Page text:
Just found out about my partner's debts :(

little_h_2 Posts: 406 Forumite
edited 6 July 2010 at 6:21PM in Debt-free wannabe
Hi everyone, I don't post much on here but read a lot on here and use the wedding section of the forum and have a debt free diary thread too.

On Friday my world kind of came crashing down around my ears. I found out from my fiance's best friend that my fiance is in an awful lot of debt, and has been lying about it for years.

I have known something wasn't quite right for a little while, and had cold feet about our rapidly approaching wedding (August this year) as a result. I had heard a few things, checked up on them and found them to not be true so had left them alone.

I am in stacks of debt myself, but this has arisen from a very specific situation and I have a good income to be able to manage it and if it came to it, I could sell things to clear most of it. My fiance knows about this debt, initially he didn't know just how much but he has done for the last few months.

I am in such a turmoil. I love him so much (and this has made me realise I love him even more than I thought) but he has told so many lies, including taking something that did not belong to him and offering it in part payment of a debt. This was my most loved possession and was a gift from my dad, so not mine to give away and certainly not his to give away either.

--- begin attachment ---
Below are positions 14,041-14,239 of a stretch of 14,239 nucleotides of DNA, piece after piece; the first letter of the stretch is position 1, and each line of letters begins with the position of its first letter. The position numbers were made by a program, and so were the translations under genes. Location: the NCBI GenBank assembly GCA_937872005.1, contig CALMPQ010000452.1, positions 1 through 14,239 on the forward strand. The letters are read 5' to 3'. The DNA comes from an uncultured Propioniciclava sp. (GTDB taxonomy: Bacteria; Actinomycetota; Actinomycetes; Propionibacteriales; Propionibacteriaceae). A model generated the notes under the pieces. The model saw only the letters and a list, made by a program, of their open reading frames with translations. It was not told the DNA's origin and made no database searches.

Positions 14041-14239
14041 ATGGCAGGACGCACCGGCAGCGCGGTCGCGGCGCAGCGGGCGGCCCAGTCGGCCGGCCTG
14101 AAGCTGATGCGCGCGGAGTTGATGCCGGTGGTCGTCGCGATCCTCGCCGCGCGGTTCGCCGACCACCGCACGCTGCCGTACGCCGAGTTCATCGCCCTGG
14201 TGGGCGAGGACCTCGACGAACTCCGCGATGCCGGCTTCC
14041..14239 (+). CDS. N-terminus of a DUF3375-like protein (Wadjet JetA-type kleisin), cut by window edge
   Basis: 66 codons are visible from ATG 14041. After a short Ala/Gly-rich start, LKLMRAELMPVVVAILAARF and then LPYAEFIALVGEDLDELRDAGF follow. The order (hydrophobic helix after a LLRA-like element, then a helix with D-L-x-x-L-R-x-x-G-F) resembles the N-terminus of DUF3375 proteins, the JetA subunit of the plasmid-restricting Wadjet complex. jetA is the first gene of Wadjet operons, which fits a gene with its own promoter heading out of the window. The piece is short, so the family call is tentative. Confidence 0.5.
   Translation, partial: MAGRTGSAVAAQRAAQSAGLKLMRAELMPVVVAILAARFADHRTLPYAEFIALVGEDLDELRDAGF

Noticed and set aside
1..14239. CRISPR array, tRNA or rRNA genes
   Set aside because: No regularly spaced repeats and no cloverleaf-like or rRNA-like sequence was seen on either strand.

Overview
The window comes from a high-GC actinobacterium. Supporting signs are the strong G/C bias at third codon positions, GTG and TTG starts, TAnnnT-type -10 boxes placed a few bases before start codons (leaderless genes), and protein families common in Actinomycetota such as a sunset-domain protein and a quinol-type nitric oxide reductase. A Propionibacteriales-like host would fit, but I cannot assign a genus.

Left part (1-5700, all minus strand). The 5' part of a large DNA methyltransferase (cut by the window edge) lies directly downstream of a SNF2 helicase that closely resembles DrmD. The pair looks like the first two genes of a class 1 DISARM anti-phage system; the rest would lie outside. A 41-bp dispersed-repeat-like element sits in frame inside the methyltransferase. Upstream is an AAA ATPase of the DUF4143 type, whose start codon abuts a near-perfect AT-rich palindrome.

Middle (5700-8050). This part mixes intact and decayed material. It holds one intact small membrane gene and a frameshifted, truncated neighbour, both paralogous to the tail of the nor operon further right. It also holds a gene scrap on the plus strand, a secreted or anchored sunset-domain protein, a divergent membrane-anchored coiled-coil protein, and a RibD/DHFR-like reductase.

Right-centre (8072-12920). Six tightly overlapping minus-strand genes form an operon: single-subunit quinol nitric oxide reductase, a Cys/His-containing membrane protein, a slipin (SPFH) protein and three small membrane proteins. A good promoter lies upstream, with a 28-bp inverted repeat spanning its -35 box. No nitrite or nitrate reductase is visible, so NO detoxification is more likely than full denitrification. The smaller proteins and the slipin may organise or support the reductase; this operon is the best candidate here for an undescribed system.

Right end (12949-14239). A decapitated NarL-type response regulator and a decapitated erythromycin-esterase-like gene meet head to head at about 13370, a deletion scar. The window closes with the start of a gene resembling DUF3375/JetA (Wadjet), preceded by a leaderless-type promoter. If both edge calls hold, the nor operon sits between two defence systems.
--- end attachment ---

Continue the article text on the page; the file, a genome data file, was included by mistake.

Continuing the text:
I know I can help him with the debt (not financially but I am experienceed enough in dealing with people and writing letters where as he is not) and he wants to move back in to help with my bills and have somewhere to live. But my family don't want me to have anything to do with him and won't support me if I have him back. I doubt my friends will support me either, the lying is extensive and destructive.

I am deeply scared he is in a pattern of behaviour which he cannot get out of, and if I have him back he will have no incentive to change.

I am soul searching, as I read so many tales of people being forgiven by their partners and getting support to sort everything out.

am I a bad person to question whether I take him back? Given he has stolen from me? I know he was desperate but I feel I can't trust him or believe a single word he says :(

I hope this gives people anotehr side of the tale, and also hope anyone hiding things from their partner can find the courage to be honest. The lying is the very worst bit.



  • Nottoobadyet
    Nottoobadyet Posts: 1,754
    Debt-free and Proud!
    Im sorry - what a horrible situation! Hugs to you, Im sure you need them.

    Im sure someone with more experience will be along in a bit. As you know, getting out of debt it tough but most people do it without lying and stealing, and personally I wouldnt be able to trust a partner who did something like what you're going through. Maybe its worth putting off the wedding untill you feel you can trust him again, or feel secure enough to extract yourself?
    Mortgage free by 30:eek:: £28,000/£100,000
    :DDebt free as of 1 October, 2010:D
    Taking my frugal life on the road!
  • little_h_2
    little_h_2 Posts: 406 Forumite
    thank you for your reply, the wedding is already postponed. I havent cancelled anything yet (can't bear to tell the vicar althouhg I have asked her if she is available for a chat)